and inconceivable harm, as you state, should be done by my ascertaining and informing the Government how many free negroes there are between those ages in the different States, and their names, and I have a better opinion of Kentucky than to think she would be revolutionized if such information is sought for by me as it has been by the Census Bureau without revolution. I shall endeavor to get this information in Kentucky, as in other States, unless the Government orders otherwise, and to use your language, I do not see how any honest, loyal man in the State can oppose it. I will show your dispatch to the Government to-day.
JAMES B. FRY,
[JUNE 26, 1863. - For proclamation of Governor Curtin, of Pennsylvania, calling for 60,000 men for the defense of the State, see Series I, Vol. XXVII, Part III, p. 347.]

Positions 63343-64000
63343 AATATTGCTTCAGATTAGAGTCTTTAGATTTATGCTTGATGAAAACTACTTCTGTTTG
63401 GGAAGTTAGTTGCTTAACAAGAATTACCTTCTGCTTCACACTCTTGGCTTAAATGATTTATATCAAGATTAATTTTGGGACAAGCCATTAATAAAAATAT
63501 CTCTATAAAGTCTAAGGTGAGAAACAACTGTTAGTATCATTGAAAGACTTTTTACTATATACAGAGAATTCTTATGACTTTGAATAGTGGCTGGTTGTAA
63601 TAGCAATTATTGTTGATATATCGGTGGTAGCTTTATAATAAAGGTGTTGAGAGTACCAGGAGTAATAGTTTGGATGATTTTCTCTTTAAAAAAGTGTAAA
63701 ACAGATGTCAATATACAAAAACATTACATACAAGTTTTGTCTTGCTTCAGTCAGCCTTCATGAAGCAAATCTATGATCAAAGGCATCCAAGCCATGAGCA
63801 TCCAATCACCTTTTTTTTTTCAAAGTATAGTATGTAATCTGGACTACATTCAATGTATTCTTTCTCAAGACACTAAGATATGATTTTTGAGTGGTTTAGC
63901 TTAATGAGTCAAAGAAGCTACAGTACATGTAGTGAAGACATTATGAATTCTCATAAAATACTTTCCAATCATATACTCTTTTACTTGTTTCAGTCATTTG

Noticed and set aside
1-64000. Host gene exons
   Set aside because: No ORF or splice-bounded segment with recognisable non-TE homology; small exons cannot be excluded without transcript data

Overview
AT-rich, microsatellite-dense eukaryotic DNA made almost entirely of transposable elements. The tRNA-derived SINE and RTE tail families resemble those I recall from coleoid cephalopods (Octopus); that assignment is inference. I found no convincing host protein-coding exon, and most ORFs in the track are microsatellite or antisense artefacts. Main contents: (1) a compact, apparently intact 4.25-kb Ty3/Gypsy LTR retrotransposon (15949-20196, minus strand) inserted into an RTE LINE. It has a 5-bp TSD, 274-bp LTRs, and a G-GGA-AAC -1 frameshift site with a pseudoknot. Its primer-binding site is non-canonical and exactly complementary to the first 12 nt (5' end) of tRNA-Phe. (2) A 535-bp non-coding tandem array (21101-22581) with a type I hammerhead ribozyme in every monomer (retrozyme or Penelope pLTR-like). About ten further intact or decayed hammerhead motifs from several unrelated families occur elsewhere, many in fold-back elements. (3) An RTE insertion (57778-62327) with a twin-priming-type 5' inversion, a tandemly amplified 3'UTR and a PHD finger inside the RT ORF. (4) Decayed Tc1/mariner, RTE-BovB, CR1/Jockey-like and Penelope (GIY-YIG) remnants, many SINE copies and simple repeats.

[JUNE 26, 1863. - For correspondence relating to raising troops in Pennsylvania, see Couch to Stanton; Stanton to Couch; Scott to Stanton; Stanton to Couch; Couch to Stanton; Series I, Vol. XXVII, Part III, pp. 342-344.]
COLUMBUA, OHIO, June 26, 1863.
Honorable E. M. STANTON:
My colored regiment is progressing handsomely. They are expecting the usual pay and bounty allowed white soldiers. Will they get it?
Washington, June 28 , 1863.
There is nothing going on in Kentucky on the subject of which you telegraph except an enrollment. Before anything is done beyond this I will take care to understand the case better than I now do.
CINCINNATI, June 27, 1863.
His Excellency ABRAHAM LINCOLN,
President of the United States:
Your dispatch of this date is received. The enrollment of the free negroes properly belonging to the State will not yield 1,000 men subject to draft. If draft is required in Kentucky the number required from this class will not be over 300; for this small number we will lose a much larger number of good white volunteers and give the secret enemies of the Government a weapon to use against it. If there was any principle of right involved in it I would say carry it out, but the people are ready and willing to stand the draft, if necessary, from the white population. There will not be half the trouble in the State of Kentucky there will be in Indiana, Ohio, and Illinois.